Obama, launching a two-day trek through politically pivotal Ohio and Pennsylvania, delivered a ringing defense of his most sweeping domestic policy achievement and said that he was open to improving the law—and working with lawmakers regardless of party to do so.

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  • Obama launches first 2012 campaign bus tour, announces trade action against China

    President Obama boards his bus during an October 2011 trip to push his American Jobs Act (Susan Walsh/AP)

    MAUMEE, Ohio—President Barack Obama kicks off his first bus tour of the 2012 campaign on Thursday with news meant to cheer struggling Rust Belt voters: His administration is taking on China over an allegedly unfair trade practice.

    Hours before the president was due in Ohio, the White House sent reporters a Toledo Blade report that the Obama administration would take aim at Chinese duties on some American-made cars and SUVs "including the Toledo, Ohio-made Jeep Wrangler." (Eerily excellent timing.)

    The World Trade Organization (WTO) complaint will accuse China—a frequent election-year villain blamed for lost American manufacturing jobs—of improperly imposing duties on about $3.3 billion of American exports, the Blade reported. A victory could see China rescind the duties.

    Beijing says the fees are a legitimate response to the American auto industry bailout championed by Obama, which China calls an unfair government subsidy.

    The WTO complaint could also give the president another opening to hit Mitt Romney, who famously opposed the bailout in stark terms. Ohio is home to a vast auto-parts manufacturing sector that benefited from the auto industry rescue.

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  • Obama on Andy Griffith: ‘A performer of extraordinary talent’

    Statues of television characters Andy Taylor and his son, Opie, stand outside the Andy Griffith Museum in Mount Airy, N.C. (Chuck Burton/AP)

    President Barack Obama and first lady Michelle Obama paid tribute to the late Andy Griffith on Tuesday, hailing the television icon as "a performer of extraordinary talent" who "warmed the hearts of Americans everywhere."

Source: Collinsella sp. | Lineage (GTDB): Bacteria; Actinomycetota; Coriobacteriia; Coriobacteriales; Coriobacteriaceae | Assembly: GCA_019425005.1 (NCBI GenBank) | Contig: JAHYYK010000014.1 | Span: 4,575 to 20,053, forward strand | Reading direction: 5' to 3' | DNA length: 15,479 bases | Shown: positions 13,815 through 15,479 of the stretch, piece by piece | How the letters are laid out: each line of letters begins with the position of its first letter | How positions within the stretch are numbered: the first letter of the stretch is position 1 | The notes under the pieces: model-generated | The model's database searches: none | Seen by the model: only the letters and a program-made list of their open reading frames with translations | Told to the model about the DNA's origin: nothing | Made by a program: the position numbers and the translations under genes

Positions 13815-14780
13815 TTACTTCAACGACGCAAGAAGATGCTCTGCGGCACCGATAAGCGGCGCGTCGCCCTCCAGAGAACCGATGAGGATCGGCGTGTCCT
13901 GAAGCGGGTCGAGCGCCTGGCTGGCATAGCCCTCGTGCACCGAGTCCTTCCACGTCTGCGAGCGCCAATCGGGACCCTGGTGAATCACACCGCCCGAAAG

Griffith died at his home in Manteo, N.C., on Tuesday morning. He was 86.

    "Michelle and I were saddened to hear about the passing of Andy Griffith this morning," Obama said in a statement released by the White House.

    "A performer of extraordinary talent, Andy was beloved by generations of fans and revered by entertainers who followed in his footsteps. He brought us characters from Sheriff Andy Taylor to Ben Matlock, and in the process, warmed the hearts of Americans everywhere. Our thoughts and prayers are with Andy's family," Obama said.

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  • Pakistan reopens supply routes into Afghanistan after Clinton says ‘sorry’

    (Shakil Adil/AP)

    Secretary of State Hillary Clinton announced Tuesday that Pakistan was reopening ground supply lines into neighboring Afghanistan after she apologized for the death of 24 Pakistani soldiers in a NATO strike in November.

    "We are sorry for the losses suffered by the Pakistani military," Clinton told Pakistani Foreign Minister Hina Rabbani Khar by telephone. America's top diplomat said in a statement that she had also offered "our deepest regrets for the tragic incident" on Pakistani soil that led that country to shut the supply lines.

    [Related: Read Hillary Clinton's full statement]

    American and NATO officials had said that the closure of the routes had not hurt the alliance's war on the Taliban, but that they would be crucial to the plan to withdraw the International Security Assistance Force's (ISAF) 130,000 troops by the end of 2014. Defense Secretary Leon Panetta told Congress earlier this month that the need to rely on other supply lines was costing NATO an additional $100 million per month and suggested perhaps imposing limits on America's aid to its sometimes fitful ally.

    "Foreign Minister Khar and I acknowledged the mistakes that resulted in the loss of Pakistani military lives," Clinton said. "We are committed to working closely with Pakistan and Afghanistan to prevent this from ever happening again."